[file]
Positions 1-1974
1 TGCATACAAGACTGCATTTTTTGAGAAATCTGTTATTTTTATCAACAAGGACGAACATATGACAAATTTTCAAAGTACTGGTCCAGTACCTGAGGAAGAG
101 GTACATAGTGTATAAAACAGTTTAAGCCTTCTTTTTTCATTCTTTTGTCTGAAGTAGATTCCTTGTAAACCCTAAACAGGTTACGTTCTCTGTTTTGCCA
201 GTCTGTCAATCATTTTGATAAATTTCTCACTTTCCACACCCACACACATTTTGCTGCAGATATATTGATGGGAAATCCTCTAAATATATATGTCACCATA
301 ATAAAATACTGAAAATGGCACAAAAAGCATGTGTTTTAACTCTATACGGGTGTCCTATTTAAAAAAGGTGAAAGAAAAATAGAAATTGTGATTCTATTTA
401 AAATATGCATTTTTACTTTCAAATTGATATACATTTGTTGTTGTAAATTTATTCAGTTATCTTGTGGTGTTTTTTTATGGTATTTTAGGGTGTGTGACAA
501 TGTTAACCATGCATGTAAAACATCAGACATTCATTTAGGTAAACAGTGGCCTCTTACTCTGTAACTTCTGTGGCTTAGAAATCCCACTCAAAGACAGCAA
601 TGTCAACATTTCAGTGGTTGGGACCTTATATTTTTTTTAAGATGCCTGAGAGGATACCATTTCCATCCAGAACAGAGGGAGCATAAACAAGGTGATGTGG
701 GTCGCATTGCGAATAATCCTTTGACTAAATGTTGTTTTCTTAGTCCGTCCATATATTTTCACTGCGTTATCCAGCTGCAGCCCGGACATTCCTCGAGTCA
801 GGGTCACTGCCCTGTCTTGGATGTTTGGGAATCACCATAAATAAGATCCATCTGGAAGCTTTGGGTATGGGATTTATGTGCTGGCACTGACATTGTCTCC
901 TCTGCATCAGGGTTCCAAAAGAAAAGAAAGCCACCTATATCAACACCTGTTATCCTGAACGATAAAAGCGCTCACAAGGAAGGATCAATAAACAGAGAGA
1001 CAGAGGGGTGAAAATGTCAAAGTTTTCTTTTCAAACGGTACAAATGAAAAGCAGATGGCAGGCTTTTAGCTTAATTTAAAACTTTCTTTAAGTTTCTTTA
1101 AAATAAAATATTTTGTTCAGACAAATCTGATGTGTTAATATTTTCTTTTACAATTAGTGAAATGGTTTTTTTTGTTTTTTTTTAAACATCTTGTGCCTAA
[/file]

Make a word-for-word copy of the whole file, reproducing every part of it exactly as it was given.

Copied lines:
Positions 1-1974
1 TGCATACAAGACTGCATTTTTTGAGAAATCTGTTATTTTTATCAACAAGGACGAACATATGACAAATTTTCAAAGTACTGGTCCAGTACCTGAGGAAGAG
101 GTACATAGTGTATAAAACAGTTTAAGCCTTCTTTTTTCATTCTTTTGTCTGAAGTAGATTCCTTGTAAACCCTAAACAGGTTACGTTCTCTGTTTTGCCA
201 GTCTGTCAATCATTTTGATAAATTTCTCACTTTCCACACCCACACACATTTTGCTGCAGATATATTGATGGGAAATCCTCTAAATATATATGTCACCATA
301 ATAAAATACTGAAAATGGCACAAAAAGCATGTGTTTTAACTCTATACGGGTGTCCTATTTAAAAAAGGTGAAAGAAAAATAGAAATTGTGATTCTATTTA
401 AAATATGCATTTTTACTTTCAAATTGATATACATTTGTTGTTGTAAATTTATTCAGTTATCTTGTGGTGTTTTTTTATGGTATTTTAGGGTGTGTGACAA
501 TGTTAACCATGCATGTAAAACATCAGACATTCATTTAGGTAAACAGTGGCCTCTTACTCTGTAACTTCTGTGGCTTAGAAATCCCACTCAAAGACAGCAA
601 TGTCAACATTTCAGTGGTTGGGACCTTATATTTTTTTTAAGATGCCTGAGAGGATACCATTTCCATCCAGAACAGAGGGAGCATAAACAAGGTGATGTGG
701 GTCGCATTGCGAATAATCCTTTGACTAAATGTTGTTTTCTTAGTCCGTCCATATATTTTCACTGCGTTATCCAGCTGCAGCCCGGACATTCCTCGAGTCA
801 GGGTCACTGCCCTGTCTTGGATGTTTGGGAATCACCATAAATAAGATCCATCTGGAAGCTTTGGGTATGGGATTTATGTGCTGGCACTGACATTGTCTCC
901 TCTGCATCAGGGTTCCAAAAGAAAAGAAAGCCACCTATATCAACACCTGTTATCCTGAACGATAAAAGCGCTCACAAGGAAGGATCAATAAACAGAGAGA
1001 CAGAGGGGTGAAAATGTCAAAGTTTTCTTTTCAAACGGTACAAATGAAAAGCAGATGGCAGGCTTTTAGCTTAATTTAAAACTTTCTTTAAGTTTCTTTA
1101 AAATAAAATATTTTGTTCAGACAAATCTGATGTGTTAATATTTTCTTTTACAATTAGTGAAATGGTTTTTTTTGTTTTTTTTTAAACATCTTGTGCCTAA